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Chapter I, of Cassells Illustrated History of England, Volume 1 page 2

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The inhabitants of the island in the time of Caesar lived in a very primitive state, depending for support upon their flocks and herds; their houses were of the rudest description, formed of osiers or wickers woven together, and tempered with mud; and their cities consisted of a number of these cabins ranged without order, and surrounded by a deep ditch or fosse.

The costume of the ancient Britons was equally primitive, being made from the spoils of the chase. These skins, Tertullian informs us, in preparing for war, they were accustomed to throw off, and display with pride their tall muscular bodies, tattooed in a variety of devices.

They were a handsome, athletic race, wearing their hair long, and the moustache upon the upper lip; and scanty as their numbers were, might have bid defiance to the Romans or any other invaders, had they not been divided by intestine broils and factions.

Such was the country and such the condition of its inhabitants when Caesar undertook its conquest; to which he was led not so much by the thirst of dominion as by the necessity he found himself under of doing something to acquire a name which at Home might balance that of Pompey. He had already partially subdued the Gauls, and determined on subjecting Britain.

Having decided on the expedition, the victorious general commenced his preparations with his accustomed energy. His first care was to obtain hostages from the Gauls: he questioned the merchants and others who had visited Britain as to its resources and extent, the natives which inhabited it, their manners, customs, and religion, and sent Comius, whom he had created King of the Atrabates in Gaul, to demand the submission of the islanders.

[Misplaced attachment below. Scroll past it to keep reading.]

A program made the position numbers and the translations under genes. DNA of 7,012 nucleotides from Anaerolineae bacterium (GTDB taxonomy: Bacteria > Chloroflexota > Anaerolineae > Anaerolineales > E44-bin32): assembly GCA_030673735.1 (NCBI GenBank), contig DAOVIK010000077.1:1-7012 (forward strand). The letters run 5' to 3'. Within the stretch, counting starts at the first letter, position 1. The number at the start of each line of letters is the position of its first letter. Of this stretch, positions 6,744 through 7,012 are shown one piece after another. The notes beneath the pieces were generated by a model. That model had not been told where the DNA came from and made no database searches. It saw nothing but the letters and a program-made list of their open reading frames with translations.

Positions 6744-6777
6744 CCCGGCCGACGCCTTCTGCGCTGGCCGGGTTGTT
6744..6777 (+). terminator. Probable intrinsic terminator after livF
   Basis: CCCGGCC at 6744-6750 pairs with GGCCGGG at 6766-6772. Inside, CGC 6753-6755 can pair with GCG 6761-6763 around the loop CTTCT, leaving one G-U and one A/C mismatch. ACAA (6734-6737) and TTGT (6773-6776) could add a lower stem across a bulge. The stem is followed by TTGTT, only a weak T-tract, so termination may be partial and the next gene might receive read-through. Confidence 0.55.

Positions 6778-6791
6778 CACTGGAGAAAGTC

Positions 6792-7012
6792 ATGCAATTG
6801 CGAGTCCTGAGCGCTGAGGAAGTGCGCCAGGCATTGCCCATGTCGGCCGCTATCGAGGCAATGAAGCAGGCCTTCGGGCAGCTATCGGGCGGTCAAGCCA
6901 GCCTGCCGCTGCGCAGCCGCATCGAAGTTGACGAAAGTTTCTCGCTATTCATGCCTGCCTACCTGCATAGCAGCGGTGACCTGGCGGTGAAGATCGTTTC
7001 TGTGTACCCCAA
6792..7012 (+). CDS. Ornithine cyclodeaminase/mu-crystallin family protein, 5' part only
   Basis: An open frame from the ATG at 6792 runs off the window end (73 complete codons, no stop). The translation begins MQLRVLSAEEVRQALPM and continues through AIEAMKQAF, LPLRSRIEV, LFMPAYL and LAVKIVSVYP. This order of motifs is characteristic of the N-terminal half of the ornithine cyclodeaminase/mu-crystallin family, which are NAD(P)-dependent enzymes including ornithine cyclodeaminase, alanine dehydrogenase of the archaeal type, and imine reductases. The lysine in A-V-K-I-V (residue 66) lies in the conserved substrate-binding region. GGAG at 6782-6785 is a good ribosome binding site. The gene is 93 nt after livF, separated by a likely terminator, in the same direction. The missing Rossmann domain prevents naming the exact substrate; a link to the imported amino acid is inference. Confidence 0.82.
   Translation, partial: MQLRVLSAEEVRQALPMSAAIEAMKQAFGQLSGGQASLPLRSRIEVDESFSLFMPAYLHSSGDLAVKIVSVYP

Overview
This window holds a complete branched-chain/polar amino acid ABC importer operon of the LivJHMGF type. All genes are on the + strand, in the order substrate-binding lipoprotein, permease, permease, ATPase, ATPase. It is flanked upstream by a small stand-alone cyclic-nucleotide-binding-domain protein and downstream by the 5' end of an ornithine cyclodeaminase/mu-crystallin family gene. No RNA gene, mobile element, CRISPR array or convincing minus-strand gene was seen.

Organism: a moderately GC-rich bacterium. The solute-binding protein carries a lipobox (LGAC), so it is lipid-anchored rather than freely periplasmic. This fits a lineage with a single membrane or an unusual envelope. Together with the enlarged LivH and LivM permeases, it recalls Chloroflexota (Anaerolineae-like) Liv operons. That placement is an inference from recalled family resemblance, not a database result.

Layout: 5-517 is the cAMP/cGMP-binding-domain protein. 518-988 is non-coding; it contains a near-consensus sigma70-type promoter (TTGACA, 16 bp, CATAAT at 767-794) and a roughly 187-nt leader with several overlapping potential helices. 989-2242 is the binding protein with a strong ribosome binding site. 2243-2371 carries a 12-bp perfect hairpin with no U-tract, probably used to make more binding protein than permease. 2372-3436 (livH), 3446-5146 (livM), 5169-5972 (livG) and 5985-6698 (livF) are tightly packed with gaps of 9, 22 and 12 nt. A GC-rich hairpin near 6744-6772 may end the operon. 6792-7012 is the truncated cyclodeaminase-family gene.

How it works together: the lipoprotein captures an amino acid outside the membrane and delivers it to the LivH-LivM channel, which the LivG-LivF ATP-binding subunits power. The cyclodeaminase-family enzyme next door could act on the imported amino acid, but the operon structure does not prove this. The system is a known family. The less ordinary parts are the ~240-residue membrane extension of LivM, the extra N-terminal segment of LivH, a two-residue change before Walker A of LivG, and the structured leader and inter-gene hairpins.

On the first news of the intended descent, the Britons, excited by the Druids and Bards, assembled in arms, in order to defend their coasts, but at the same time did not neglect other means of warding off the danger which threatened their independence, and dispatched ambassadors to Caesar with offers of alliance. They were received courteously, although the wily Roman knew that, incited by their priests, they had arrested his messenger, and kept him in chains. Meanwhile Caesar prepared his fleet, and assembled his soldiers for the expedition.

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